Barro on Keynesian Economics vs. Regular Economics

Readers of this blog may have guessed by now that I am not a fan of The Wall Street Journal editorial page.  (Actually that is not entirely true.  The Journal editorial page is my go-to source of material whenever I am looking for something to write about on the blog.  So the truth is that I am deeply indebted and eternally grateful to the Journal.)  But I have to admit that even I was not quite prepared for Robert Barro’s  offering in today’s Journal.  You don’t have to be a Keynesian economist – and I have never counted myself as one – to find Barro’s piece, well, let’s just say, strange.

Barro is certainly more sophisticated than Stephen Moore who, having discovered, 75 years after Keynes wrote the General Theory, that Keynesian economics defies common sense, tried and failed to apply the coup de grace to Keynesian economics.  Employing a variation on Moore’s theme, Barro, with a good deal more sophistication than Moore, draws the contrast not between Keynesian economics and common sense but between Keynesian economics and regular economics.

Regular economics is the economics of scarcity and tradeoffs in which there is no such thing as a free lunch, in which to get something you have to give up something else.   Keynesian economics on the other hand is the economics of the multiplier in which government spending not only doesn’t come at the expense of private sector spending, amazingly it increases private sector spending.  Barro throws up his hands in astonishment:

If [the Keynesian multiplier were] valid, this result would be truly miraculous.  The recipients of food stamps get, say, $1 billion but they are not the only ones who benefit.  Another $1 billion appears that can make the rest of society better off.  Unlike the trade-off in regular economics, that extra $1 billion is the ultimate free lunch.

Quickly composing himself, Barro continues:

How can it be right?  Where was the market failure that allowed the government to improve things just by borrowing money and giving it to people?  Keynes in his “General Theory” (1936), was not so good at explaining why this worked, and subsequent generations of Keynesian economists (including my own youthful efforts) have not been more successful.

Nice rhetorical touch, that bit of faux self-deprecation, referring to his own fruitless youthful efforts.  But the real message is:  “I’m older and wiser now, so trust me, the multiplier is a scam.”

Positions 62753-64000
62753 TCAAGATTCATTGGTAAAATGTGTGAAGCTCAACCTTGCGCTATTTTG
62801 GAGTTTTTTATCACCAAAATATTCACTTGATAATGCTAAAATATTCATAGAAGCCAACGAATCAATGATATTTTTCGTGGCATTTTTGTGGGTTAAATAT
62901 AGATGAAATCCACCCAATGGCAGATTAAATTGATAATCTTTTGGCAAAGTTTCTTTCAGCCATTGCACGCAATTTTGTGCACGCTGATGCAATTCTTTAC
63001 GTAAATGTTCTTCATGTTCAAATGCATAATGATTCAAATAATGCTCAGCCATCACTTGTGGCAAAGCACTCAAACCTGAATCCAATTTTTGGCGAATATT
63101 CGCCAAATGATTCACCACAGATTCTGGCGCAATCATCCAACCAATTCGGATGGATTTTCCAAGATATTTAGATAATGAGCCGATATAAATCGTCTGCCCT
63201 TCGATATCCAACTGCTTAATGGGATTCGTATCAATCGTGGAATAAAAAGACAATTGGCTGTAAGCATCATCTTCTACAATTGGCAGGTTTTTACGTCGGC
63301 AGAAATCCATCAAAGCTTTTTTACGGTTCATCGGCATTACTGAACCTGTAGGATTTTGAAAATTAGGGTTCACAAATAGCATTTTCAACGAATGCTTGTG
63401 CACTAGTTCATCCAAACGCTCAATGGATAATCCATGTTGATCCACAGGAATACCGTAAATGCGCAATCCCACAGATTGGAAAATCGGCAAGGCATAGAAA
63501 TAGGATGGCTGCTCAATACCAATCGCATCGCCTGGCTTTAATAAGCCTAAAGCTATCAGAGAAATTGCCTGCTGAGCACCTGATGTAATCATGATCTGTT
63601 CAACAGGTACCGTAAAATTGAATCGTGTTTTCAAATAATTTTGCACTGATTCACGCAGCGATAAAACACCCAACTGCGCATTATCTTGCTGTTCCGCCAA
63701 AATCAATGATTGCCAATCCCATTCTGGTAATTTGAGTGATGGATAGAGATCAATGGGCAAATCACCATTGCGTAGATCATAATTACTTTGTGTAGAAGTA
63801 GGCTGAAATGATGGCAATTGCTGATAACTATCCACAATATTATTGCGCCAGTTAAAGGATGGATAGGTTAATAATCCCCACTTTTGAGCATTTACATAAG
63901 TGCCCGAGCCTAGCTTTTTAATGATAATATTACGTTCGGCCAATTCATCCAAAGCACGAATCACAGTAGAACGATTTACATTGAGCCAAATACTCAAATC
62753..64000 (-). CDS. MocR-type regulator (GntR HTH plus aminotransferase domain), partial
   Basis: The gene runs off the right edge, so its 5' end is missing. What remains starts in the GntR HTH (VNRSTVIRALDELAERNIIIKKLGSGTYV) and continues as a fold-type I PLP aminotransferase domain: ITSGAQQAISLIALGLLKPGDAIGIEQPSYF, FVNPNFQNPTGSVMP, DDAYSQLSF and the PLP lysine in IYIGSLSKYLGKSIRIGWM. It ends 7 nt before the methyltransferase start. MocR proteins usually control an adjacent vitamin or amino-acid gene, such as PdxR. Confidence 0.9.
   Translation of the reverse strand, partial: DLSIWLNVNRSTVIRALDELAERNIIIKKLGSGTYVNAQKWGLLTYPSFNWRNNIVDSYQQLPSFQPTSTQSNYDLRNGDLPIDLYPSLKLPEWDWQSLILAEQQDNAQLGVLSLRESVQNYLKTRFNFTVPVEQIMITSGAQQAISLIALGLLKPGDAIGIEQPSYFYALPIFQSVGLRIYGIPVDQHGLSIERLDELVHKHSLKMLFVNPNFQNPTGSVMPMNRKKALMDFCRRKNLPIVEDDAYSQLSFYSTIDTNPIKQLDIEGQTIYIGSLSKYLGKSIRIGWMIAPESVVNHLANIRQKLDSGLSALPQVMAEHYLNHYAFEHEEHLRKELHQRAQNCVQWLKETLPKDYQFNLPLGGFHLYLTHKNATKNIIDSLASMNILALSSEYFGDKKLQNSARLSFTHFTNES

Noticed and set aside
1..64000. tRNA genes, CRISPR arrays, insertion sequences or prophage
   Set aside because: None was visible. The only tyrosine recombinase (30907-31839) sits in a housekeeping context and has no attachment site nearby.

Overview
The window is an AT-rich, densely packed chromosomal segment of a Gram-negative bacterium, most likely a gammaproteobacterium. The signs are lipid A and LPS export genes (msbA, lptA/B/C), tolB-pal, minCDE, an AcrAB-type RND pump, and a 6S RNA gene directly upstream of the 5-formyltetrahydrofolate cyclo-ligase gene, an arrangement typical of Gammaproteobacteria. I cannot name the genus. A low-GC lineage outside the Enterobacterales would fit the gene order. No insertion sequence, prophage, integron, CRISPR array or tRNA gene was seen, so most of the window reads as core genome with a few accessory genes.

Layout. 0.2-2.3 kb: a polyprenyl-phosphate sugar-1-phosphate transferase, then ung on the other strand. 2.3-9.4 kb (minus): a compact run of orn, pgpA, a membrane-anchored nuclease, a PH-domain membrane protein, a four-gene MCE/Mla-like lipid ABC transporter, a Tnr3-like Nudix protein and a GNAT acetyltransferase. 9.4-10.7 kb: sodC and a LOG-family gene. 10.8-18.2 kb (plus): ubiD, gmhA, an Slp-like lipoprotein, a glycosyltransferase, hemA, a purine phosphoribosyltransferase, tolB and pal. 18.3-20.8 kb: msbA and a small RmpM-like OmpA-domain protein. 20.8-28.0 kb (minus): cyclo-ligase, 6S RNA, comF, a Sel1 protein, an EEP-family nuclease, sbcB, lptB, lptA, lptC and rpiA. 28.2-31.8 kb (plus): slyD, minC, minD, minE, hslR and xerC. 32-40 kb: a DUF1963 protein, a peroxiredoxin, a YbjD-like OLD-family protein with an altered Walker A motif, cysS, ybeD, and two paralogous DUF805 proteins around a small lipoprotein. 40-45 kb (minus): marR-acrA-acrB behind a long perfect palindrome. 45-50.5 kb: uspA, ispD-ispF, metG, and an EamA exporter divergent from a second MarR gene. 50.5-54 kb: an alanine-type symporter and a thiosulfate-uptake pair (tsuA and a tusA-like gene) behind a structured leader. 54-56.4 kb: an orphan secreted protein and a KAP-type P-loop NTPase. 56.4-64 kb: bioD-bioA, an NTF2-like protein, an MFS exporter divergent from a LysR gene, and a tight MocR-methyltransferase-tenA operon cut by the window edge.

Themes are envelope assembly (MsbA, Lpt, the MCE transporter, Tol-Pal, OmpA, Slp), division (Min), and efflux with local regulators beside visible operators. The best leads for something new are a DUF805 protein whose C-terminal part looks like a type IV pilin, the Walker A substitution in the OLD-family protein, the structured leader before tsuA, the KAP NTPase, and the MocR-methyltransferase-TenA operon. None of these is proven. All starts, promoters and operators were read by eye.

But wait a second.  What does Barro mean by his query:  “Where was the market failure that allowed the government to improve things just by borrowing money and giving it to people?”  Where is the market failure?  Hello.  Real GDP is at least 10% below its long-run growth trend, the unemployment rate has been hovering between 9 and 10% for over two years, and Professor Barro can’t identify any market failure?  Or does Professor Barro, like many real-business cycle theorists (say, Charles Plosser, for instance?), believe that fluctuations in output and employment are optimal adjustments to productivity shocks involving intertemporal substitution of leisure for labor during periods of relatively low productivity?

Perhaps that is what Barro thinks now, which would be interesting to know if it were the case, but about two and a half years ago, writing another op-ed piece for the Journal, Barro had a slightly different take on what is going on during a depression.

[A] simple Keynesian macroeconomic model implicitly assumes that the government is better than the private market at marshalling idle resources to produce useful stuff.  Unemployed labor and capital can be utilized at essentially zero social cost, but the private market is somehow unable to figure any of this out.  In other words, there is something wrong with the price system.

John Maynard Keynes thought that the problem lay with wages and prices that were stuck at excessive levels.  But this problem could be readily fixed by expansionary  monetary policy, enough of which will mean that wages and prices do not have to fall.

So in January 2009, Barro was at least willing to entertain the possibility that some kind of obstacle to necessary price and wage reductions might be responsible for the failure of markets to generate a spontaneous recovery from a recession, so that a sufficient monetary expansion could provide a cure for this problem by making wage-and-price reductions unnecessary.  But if that is what Barro believed (and perhaps still believes), it would be interesting to know if he thinks that monetary expansion, which, after all, can be accomplished at very little cost in terms of resources or foregone output is not somehow inconsistent with his conception of regular economics.  I mean you print up worthless peices of paper and, poof, all of a sudden all that output that private markets couldn’t produce gets produced, and all those workers that private markets couldn’t employ get employed.  In Professor Barro’s own words, How can that be right?